Executives with Sabra Health Care REIT don’t expect some stakeholders’ recent shift of focus from skilled nursing to home care to be a permanent change for the long-term care industry.
“Clearly, home health has benefited during the pandemic, particularly with hospitals admitting [less medically complex] patients who get discharged and go back to home,” Sabra CEO Rick Matros said during the company’s fourth-quarter earnings call on Tuesday.
He said that “as a society in this country, [we actually] need home health to be taking more than they’ve taken historically from an acuity perspective.” He cited a looming demographic crisis, decline in supply on skilled and access issues exacerbated by the pandemic facing SNFs as the reason why “it’s a good thing” for home health to be able to treat more patients.
“However, that said, the paradigm isn’t going to change,” he emphasized. “There are huge acuity differences between the settings. In home health, you’ve got, by definition, interim visits by nurses and therapists, and in skilled nursing facilities, it’s all 24/7; it’s very intense.”
“So the paradigm doesn’t change, and we expect to see things normalize more as everything else normalizes when we move past the pandemic,” he later added.
That normalization has started to accelerate lately, thanks to the COVID-19 vaccinations and eased cohorting restrictions, according to Matros. That should lead to a normalization of facility environments, like group activities and improved margins for operators.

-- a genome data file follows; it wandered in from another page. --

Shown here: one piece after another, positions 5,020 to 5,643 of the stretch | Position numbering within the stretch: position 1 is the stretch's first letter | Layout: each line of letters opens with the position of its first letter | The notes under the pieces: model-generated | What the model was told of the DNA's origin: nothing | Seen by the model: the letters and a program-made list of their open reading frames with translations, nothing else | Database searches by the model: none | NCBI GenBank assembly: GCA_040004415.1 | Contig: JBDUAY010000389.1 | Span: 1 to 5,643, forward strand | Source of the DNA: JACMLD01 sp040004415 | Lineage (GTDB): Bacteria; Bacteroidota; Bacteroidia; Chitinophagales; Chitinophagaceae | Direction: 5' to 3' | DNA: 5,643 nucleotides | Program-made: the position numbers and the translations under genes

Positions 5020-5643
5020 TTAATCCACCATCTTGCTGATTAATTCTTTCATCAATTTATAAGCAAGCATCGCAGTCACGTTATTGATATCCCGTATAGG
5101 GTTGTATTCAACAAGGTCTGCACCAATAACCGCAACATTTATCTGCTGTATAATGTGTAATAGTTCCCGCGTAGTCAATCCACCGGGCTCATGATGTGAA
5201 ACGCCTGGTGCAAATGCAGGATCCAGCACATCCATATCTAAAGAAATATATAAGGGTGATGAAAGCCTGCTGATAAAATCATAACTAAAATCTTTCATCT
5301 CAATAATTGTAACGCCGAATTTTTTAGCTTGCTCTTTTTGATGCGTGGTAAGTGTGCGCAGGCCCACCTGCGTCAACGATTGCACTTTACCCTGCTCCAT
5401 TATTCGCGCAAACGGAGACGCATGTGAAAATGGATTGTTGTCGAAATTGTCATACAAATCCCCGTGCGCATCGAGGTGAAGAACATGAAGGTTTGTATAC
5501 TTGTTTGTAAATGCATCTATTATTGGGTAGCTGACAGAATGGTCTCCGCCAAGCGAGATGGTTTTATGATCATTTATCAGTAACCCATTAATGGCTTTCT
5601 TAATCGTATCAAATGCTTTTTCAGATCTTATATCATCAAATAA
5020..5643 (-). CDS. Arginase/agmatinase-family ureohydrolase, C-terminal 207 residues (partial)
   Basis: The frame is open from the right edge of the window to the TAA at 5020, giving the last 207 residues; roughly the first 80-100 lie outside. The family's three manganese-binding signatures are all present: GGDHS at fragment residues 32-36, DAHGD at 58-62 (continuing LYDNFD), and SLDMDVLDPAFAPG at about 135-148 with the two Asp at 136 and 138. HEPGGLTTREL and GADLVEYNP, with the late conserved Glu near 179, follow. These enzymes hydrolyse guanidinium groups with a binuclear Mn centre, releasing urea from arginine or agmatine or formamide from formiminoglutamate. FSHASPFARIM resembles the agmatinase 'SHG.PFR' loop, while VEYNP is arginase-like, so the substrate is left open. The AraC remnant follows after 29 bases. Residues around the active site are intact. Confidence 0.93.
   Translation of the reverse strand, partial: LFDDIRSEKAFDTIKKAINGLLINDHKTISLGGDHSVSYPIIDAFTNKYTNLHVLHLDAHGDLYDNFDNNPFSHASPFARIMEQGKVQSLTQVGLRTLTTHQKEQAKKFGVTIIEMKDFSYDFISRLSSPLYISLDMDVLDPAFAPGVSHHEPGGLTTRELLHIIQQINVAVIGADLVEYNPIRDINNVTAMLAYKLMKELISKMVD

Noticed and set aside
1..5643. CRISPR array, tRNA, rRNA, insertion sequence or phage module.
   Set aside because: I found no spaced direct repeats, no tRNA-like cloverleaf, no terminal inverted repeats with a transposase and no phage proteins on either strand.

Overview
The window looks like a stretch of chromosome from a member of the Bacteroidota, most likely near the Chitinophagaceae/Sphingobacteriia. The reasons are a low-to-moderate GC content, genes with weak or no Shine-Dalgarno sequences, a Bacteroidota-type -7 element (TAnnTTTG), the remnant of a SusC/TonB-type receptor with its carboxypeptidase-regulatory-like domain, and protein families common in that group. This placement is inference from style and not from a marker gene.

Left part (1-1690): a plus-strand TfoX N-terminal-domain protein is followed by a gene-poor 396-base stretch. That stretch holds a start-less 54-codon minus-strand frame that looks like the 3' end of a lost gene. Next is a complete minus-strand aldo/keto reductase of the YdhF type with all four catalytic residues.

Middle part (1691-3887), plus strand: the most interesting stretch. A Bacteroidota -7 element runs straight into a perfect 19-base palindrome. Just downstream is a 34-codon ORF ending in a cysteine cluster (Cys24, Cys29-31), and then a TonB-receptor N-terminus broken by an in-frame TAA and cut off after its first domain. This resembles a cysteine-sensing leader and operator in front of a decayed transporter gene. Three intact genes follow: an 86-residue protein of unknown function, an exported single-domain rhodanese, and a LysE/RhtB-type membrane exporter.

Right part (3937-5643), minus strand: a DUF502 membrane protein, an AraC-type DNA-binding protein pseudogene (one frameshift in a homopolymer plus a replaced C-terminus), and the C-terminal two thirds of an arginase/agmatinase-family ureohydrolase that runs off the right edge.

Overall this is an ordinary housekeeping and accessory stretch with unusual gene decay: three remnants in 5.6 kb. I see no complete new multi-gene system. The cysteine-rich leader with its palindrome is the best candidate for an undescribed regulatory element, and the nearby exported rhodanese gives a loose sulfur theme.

Occupancy also has shown signs of promise after Sabra’s average monthly skilled mix census increased by 530 basis points from Feb. 2020 to Jan. 2021. Average skilled occupancy dropped about 1,200 basis points during that same time period.
The company also reported that its full-year investment activity for 2020 totaled $168.4 million at a blended initial cash yield of 7.97%. Last February, the real estate investment trust expressed plans to focus on “high-yield investments, specifically in skilled nursing, behavioral and addiction” for 2020.
Sabra noted that despite its successful investments, pandemic effects on investment opportunities combined with the cost of capital, kept the REIT from investing as much as it had hoped.
“We expect to continue to focus on maintaining a strong balance sheet with ample liquidity and a well-covered dividend, as we pursue opportunities for accretive growth in 2021, which we believe can primarily come from the skilled nursing, behavioral, and addiction asset classes in the near term,” the company noted.